All I can think of is the Goblin King in Labyrinth: “Such a pity.” Creative ideas, a streamlined plot, a love of books–all are fabulous ideas, and all undermined by cumbersome execution. I really want to like this series–I like Jim Hines‘ public persona, I really do, particularly his willingness to be an advocate against rape and rape culture. I haven’t yet read his Goblin King series, but I suspect his strength might be in the YA genre (as well as non-fiction, given his blogging and journalism), because barring a detailed sex scene, this would be satisfactory young adult fare. As an adult genre book, I was too bothered by a lack of polish and sophistication to enjoy it.
Particular to fantasy is the concept of world-building, familiarizing the reader with the world rules of the imaginary. In this case, the introduction to the Libromancer world is muddled; in attempting to avoid the common hazard of info-dumping, orientation to the world starts with a conventional teach-the-student introduction with a twist– a new student trying to teach Issac how to use an e-reader. Within pages, they are called to a case, which progresses into Issac giving his relationship status to an unfamiliar werewolf, and then his professional updates to a psychologist friend. I almost suspect that a quick info-dump would have been more succinct and clear, instead of these stilted conversations and references that the reader is left trying to put together into a whole.
Narrative is first person, alternating between Issac, Libriomancer and magic researcher, and Lena, the spunky dryad. Issac’s sections initially focus on solving a couple of mysterious wendigo deaths, but soon evolve into self defense as he and Lena are attacked by mysterious metallic insects. Lena’s narratives are about her life before Issac, spanning over fifty years from her creation to the time she met the psychologist Nidhi. The coupling doesn’t work well, largely because they are almost completely separate storylines with nominal connection. Person change, time change, setting change, change in magic focus; a story within a story can work when done well, but this one attempted too much.
Some will likely enjoy the main plot, a confrontational situation which relies a classic attack/counter-attack against Big Baddie. Problem-solving relies on a series of bigger/more clever weapons to overcome the next obstacle. I had a hard time maintaining interest once the outlines of the conflict became clear. Although I enjoyed the Libriomancer strategy of using a book to solve the problem technique, it really just became an arms war by finding the next clever tool. Complications arose with a group aligning itself with Big Baddie, and I found that to be a more interesting storyline and application of magic.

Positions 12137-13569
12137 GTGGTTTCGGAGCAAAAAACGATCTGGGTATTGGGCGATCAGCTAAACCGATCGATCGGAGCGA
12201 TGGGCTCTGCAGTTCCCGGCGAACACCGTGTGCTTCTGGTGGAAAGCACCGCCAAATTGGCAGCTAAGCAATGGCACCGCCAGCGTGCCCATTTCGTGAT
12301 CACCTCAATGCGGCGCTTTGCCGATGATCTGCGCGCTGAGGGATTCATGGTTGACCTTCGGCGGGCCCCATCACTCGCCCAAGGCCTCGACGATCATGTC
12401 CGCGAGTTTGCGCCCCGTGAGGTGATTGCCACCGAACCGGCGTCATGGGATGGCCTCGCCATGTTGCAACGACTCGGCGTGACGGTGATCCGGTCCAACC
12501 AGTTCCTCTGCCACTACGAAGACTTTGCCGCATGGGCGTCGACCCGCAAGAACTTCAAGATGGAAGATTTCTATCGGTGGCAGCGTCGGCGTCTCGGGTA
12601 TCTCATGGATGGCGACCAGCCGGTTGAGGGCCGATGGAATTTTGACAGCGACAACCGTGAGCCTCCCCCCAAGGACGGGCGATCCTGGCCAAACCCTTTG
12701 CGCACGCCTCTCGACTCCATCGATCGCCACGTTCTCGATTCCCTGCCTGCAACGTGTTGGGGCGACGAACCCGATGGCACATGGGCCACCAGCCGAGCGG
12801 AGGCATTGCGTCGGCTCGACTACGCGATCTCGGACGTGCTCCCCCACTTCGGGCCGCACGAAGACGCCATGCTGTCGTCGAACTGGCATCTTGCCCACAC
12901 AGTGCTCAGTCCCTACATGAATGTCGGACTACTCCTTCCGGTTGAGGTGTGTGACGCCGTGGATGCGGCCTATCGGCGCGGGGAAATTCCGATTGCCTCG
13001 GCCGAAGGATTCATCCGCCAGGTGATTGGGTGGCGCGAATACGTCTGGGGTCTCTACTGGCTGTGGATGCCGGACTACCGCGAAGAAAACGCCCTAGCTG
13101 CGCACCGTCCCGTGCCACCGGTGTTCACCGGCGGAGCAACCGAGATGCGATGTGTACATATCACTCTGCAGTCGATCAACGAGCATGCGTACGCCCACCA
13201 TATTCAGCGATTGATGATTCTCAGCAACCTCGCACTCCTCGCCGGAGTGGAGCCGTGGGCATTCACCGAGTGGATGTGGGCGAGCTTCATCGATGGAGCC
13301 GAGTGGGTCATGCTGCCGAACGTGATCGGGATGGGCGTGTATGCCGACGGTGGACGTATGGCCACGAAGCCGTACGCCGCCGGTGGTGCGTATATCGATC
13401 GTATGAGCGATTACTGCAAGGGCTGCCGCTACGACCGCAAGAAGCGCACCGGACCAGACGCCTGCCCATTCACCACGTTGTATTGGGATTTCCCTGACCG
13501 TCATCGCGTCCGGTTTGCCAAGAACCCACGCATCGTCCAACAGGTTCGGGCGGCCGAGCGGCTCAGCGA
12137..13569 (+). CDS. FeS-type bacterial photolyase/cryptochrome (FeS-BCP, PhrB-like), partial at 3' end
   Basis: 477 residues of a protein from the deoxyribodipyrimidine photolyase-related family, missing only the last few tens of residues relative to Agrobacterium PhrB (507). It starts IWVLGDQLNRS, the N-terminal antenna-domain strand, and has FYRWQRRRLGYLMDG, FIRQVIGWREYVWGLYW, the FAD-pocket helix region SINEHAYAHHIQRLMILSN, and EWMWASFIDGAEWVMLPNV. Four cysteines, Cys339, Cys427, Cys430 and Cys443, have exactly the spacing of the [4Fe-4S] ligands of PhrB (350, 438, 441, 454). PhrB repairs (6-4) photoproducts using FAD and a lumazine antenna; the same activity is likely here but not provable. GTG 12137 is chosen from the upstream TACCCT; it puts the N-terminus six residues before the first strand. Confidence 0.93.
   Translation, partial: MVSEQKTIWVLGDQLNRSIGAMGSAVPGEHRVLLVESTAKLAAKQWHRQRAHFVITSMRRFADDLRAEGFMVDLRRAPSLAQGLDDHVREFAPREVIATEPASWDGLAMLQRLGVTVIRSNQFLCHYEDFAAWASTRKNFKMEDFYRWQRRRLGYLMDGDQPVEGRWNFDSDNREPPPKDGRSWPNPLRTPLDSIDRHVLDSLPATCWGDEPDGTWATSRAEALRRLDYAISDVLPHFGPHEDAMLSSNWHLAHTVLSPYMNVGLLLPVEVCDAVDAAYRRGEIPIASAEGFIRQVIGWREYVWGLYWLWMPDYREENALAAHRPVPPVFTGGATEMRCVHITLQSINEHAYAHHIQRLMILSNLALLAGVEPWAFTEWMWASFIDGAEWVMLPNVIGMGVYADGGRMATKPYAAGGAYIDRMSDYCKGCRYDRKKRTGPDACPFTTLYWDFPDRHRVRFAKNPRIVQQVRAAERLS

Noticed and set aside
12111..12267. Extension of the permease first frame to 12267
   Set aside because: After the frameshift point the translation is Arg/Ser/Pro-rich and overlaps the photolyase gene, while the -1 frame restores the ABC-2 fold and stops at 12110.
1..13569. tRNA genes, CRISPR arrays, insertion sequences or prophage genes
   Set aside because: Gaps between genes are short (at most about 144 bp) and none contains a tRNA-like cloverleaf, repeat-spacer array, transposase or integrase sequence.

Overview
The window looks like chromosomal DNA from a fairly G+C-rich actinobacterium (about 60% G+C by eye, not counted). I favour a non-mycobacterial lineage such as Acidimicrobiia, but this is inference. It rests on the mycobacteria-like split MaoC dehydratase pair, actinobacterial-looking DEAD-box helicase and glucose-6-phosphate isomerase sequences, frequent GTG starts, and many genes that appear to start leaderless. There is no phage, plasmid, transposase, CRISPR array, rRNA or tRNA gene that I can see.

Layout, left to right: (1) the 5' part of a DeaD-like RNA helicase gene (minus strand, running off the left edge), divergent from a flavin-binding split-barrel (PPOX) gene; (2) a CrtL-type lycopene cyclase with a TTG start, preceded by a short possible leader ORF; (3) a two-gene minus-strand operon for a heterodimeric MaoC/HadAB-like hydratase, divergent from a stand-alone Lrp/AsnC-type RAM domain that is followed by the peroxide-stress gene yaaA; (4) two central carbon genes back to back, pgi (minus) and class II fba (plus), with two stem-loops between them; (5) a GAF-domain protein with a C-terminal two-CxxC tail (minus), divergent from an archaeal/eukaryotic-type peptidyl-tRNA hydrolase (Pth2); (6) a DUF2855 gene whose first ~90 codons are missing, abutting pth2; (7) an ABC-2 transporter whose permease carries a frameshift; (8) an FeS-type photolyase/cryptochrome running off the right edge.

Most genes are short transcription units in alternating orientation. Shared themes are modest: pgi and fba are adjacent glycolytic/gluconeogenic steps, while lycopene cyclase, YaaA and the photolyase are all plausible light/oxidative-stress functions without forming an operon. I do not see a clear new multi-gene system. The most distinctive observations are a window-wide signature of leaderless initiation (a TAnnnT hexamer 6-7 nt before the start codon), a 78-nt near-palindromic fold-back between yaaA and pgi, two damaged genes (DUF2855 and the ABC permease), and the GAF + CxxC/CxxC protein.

Thematically, there’s a couple of aspects that seem particularly emblematic of a lack of sophistication. One was Issac’s conviction that by sharing magic with the world, the Libriomancers could make a difference with the world in preventing/curing disease, solving hunger and restoring world peace. Well, not quite, but you get the idea. It’s the conventional, “why, why must we keep our powers secret” trope that mostly comes out of the main character’s inexperience and lack of sophistication. As one character points out to Issac, “you can judge what I did five hundred years ago when you don’t even know the story, or you can get busy dealing with the attacks against us now.”
Leaving aside writing issues, I realized one of my more serious barriers to enjoying the books is that I don’t like Issac, the main character. He’s a bit of a self-indulgent jerk, convinced of his moral superiority, neglecting his health in pursuit of his mental/sexual interests (and thus risking more later when he is worn out), committed to his research despite it going into forbidden areas, quick with a snarky remark, and willing to put his apprentice, others and himself in danger if he believes it is right. While these have potential as interesting anti-hero qualities, his affection for his spider and for Lena and his passion for research isn’t enough to make me care deeply about him. They redeem him just enough to keep me reading. He’s also one of those main characters that feels a ton of guilt whenever he’s part of a situation where “innocent bystanders” get hurt (hello, Harry Dresden!) but it doesn’t seem to prevent him from continuing all the risky behaviors mentioned above. As a final hypocrisy, he likes to throw his authority around as a Libriomancer (witness his behavior with vampires, weres and most non-humans), but then question those in authority above him. So, you know, kind of an ass.
Even the part that was redeeming in the last book–the fantastic Libriomancer idea of mass belief making a book ‘real’–started to feel a little contrived, especially when he gave a shout-out to one of John Scalzi’s books in one of Issac’s book searches. It was too much confluence for me, since the way I discovered Hines was through a mock-up UF cover challenge he and Scalzi both did to show the inherent sexism in UF covers and to raise money for charity. I appreciated the humor and insight, and the willingness to engage in a little self-depreciation. Unfortunately, that highlighted the irony in the cover for the Codex, which features a muscled, midriff-exposed female holding a sword. Too bad he didn’t have as much control over his own cover–although Lena is described as “short and stocky,” you’ll note that while the cover model may not be a size 2, she certainly isn’t a size 14 either. She also tends to wield dual blades, slightly less heavy and phallic than that lovely greatsword on the cover. I get it, authors only have so much control. It just adds a bitter aftertaste.